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EPA Issues Interim Filtration Avoidance Determination To NYC For Its Catskill-Delaware Water System

Release Date: 01/21/1997
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(#97043) New York, N.Y. -- The U.S. Environmental Protection Agency (EPA) today issued an interim determination, tied to the signing of a multi-party watershed protection agreement that will allow New York City to continue to avoid the filtration of drinking water taken from its Catskill-Delaware system.

EPA Regional Administrator Jeanne M. Fox signed the interim filtration avoidance agreement today as she joined New York State Governor George Pataki and New York City Mayor Rudolph Giuliani in the signing of a multi-party Catskill-Delaware watershed protection agreement at a ceremony in Albany, N.Y. EPA's interim filtration avoidance determination details the measures that must be taken to protect the watershed and allow the City to continue to provide safe, high quality drinking water without building a filtration system. The watershed protection agreement, slightly modified from a draft agreement released in September 1996, calls for numerous cooperative steps to prevent pollution in the upstate watershed.

"The watershed agreement has been strengthened to include more opportunities for public review," said Fox. "Now the public can review and comment on compliance twice within the first five years after the watershed agreement is implemented. Through these comment periods, the public can help identify areas of the agreement that may need to be changed. The agreement now also ensures that New York City water consumers will be represented on the Technical Advisory Committee."

Today's interim filtration avoidance determination will be effective until April 15, 1997. Once the city's watershed rules and regulations and land acquisition program become fully effective, EPA will issue a longer-term determination, to be effective until April 15, 2002, that will allow the City to continue to protect the quality and safety of its drinking water through vigilant source and watershed protection instead of by filtration.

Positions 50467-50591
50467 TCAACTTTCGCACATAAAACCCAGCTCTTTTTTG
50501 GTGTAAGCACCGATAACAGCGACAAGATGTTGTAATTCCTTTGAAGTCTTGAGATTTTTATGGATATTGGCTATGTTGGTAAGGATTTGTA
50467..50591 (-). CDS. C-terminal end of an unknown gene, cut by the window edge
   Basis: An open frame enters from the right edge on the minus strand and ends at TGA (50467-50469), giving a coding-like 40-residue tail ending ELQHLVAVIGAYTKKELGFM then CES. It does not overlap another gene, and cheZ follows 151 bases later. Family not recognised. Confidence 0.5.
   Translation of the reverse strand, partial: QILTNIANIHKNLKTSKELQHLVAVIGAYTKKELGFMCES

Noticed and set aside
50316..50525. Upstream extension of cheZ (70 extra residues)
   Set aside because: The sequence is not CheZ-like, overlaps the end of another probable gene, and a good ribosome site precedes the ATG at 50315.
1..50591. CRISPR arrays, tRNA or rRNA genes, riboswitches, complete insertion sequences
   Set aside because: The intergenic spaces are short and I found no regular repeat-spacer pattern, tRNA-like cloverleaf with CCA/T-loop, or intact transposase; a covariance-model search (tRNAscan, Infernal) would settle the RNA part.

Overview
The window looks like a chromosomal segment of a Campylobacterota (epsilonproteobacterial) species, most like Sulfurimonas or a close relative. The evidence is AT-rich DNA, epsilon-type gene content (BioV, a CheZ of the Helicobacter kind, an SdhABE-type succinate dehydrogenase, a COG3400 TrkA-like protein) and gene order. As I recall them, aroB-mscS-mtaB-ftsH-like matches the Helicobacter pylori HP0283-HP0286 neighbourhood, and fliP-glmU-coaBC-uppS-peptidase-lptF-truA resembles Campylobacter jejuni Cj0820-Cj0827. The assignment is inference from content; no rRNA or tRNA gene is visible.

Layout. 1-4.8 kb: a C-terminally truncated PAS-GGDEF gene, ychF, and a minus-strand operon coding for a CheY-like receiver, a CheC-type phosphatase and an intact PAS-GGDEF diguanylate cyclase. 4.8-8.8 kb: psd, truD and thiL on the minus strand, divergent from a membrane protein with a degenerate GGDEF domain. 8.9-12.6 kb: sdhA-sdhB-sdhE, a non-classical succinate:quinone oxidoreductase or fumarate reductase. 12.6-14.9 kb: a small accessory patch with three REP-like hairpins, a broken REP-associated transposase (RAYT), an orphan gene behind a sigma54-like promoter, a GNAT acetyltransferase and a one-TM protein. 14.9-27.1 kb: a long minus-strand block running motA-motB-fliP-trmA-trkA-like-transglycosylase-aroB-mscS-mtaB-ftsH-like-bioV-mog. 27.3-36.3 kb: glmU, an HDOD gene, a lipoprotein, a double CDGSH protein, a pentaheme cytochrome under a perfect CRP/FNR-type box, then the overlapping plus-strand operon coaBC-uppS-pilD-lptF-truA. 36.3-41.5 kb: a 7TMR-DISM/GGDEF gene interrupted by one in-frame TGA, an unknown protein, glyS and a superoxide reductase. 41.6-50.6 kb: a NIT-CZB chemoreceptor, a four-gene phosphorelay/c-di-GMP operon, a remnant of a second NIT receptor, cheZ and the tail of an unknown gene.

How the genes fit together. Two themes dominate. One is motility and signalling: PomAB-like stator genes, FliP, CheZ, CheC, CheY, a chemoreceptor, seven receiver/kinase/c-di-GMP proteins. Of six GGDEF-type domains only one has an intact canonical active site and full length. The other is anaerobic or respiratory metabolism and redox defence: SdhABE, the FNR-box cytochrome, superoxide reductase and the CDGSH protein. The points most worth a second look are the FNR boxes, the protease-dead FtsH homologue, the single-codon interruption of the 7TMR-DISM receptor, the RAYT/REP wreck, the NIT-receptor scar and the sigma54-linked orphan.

The Catskill/Delaware public water system, which provides 90% of New York City's drinking water, continues to meet federal raw water quality and disinfection standards. An extensive program to monitor for the presence of waterborne disease has been instituted by New York City.

"Today's watershed protection agreement and the interim filtration avoidance determination make environmental and economic sense for the people of New York -- but we must be ever-vigilant," Fox said. "Safe, clean water is everyone's right. EPA will monitor the implementation of today's watershed protection agreement and our filtration avoidance determinations to evaluate their effectiveness in protecting public health."

EPA issued an initial filtration avoidance determination to New York City in 1993. Both the interim determination signed today and a longer-term determination that EPA intends to sign this spring contain significant requirements including installation of microfiltration, or equivalent high-level treatment at sewage treatment plants, to protect against parasites such as cryptosporidium and giardia; strict new limits on phosphorus discharges; and an aggressive program to acquire, on a willing-seller basis, watershed properties critical to water quality protection. In addition, New York City must continue programs started under the 1993 determination, including waterborne disease surveillance, groundwater monitoring to assess septic system impacts, spill response, waterfowl management, a Watershed Agricultural Program and other protective measures.

At the same time that the city is carrying out its watershed protection programs, the filtration avoidance determination requires the city to design a filtration system that could be built if watershed protection is not sufficient to protect public health. In keeping with this dual track approach, the city must submit a draft preliminary design for filtration facilities by December 31, 2000 and a final design by December 31, 2005. Construction of the filtration system would be required if it is determined that the City is failing to meet the federal Surface Water Treatment Rule (SWTR), designed to protect human health.

EPA will retain primary enforcement authority to enforce the SWTR for the Catskill-Delaware system until 2007, and it will closely monitor the implementation of the watershed protection measures and evaluate their effectiveness in meeting the requirements of the federal rule. In support of this evaluation, provisions for state-of-the-art monitoring and evaluation are included in the recent amendments to the federal Safe Drinking Water Act.


For more information contact:
Mary Mears, Press Office
EPA Region 2
290 Broadway
NY, NY 10007-1866
Voice: 212-637-3669 FAX: 212-637-5046 E-Mail: mears.mary@epamail.epa.gov